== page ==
I am an associate professor of economics at Lafayette College where I teach introductory economics as well as behavioral and experimental economics related courses. The bulk of my research consists of applying psychological insights of human behavior into economics models (behavioral economics) to better understand the problems of selection and motivation of workers (personnel economics) and test the predictions of those models in a controlled environment (experimental economics). In addition to my primary research on personnel economics, I pursue research in other behavioral/experimental topics, such as how the way consumption alternatives are presented (choice architecture) influence consumers’ decisions.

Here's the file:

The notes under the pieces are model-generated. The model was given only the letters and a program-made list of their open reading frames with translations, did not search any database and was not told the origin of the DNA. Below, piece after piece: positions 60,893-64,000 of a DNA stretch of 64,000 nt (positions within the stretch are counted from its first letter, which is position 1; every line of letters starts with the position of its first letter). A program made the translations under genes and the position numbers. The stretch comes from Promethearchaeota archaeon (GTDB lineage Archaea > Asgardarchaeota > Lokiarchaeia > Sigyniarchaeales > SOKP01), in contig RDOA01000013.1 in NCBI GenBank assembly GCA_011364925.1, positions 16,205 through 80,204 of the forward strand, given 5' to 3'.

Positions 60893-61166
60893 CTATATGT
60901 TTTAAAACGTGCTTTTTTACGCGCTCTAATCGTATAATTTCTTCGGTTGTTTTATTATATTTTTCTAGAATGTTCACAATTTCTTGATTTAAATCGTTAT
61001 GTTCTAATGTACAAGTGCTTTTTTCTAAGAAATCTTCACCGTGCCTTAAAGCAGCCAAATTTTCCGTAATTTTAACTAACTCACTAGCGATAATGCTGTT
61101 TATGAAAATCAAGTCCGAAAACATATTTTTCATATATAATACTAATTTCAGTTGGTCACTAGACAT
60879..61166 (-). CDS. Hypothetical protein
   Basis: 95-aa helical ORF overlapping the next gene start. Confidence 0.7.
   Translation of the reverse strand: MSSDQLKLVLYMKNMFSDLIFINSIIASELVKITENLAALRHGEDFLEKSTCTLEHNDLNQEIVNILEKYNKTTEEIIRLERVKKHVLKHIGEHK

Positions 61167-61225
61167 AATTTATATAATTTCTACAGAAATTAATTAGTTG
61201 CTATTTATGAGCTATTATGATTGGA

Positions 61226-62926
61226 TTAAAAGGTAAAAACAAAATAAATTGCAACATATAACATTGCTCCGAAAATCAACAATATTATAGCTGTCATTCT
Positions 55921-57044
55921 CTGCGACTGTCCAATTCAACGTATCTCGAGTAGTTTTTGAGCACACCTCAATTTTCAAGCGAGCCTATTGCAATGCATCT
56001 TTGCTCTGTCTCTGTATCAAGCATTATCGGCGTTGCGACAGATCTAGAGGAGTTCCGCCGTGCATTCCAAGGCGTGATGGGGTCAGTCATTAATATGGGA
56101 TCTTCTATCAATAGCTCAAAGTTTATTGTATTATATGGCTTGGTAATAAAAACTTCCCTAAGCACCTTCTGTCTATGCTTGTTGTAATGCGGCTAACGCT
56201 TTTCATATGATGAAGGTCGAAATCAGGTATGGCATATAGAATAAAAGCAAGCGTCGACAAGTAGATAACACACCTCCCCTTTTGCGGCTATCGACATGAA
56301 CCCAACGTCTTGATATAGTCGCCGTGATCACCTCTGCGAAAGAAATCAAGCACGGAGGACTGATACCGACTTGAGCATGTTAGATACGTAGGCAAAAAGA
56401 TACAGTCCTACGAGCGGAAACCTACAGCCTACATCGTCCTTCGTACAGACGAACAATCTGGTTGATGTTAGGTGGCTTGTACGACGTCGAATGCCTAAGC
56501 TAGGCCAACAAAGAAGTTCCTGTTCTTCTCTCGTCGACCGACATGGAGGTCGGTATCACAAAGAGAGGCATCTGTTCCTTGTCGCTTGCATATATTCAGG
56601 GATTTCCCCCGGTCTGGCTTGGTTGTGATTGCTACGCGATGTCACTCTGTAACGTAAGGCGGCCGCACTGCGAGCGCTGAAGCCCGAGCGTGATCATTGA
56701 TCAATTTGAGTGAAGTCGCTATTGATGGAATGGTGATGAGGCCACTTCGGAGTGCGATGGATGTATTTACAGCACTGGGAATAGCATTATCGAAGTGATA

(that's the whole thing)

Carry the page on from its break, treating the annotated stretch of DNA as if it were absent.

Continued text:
Department of Economics
Office: 212 William E. Simon Center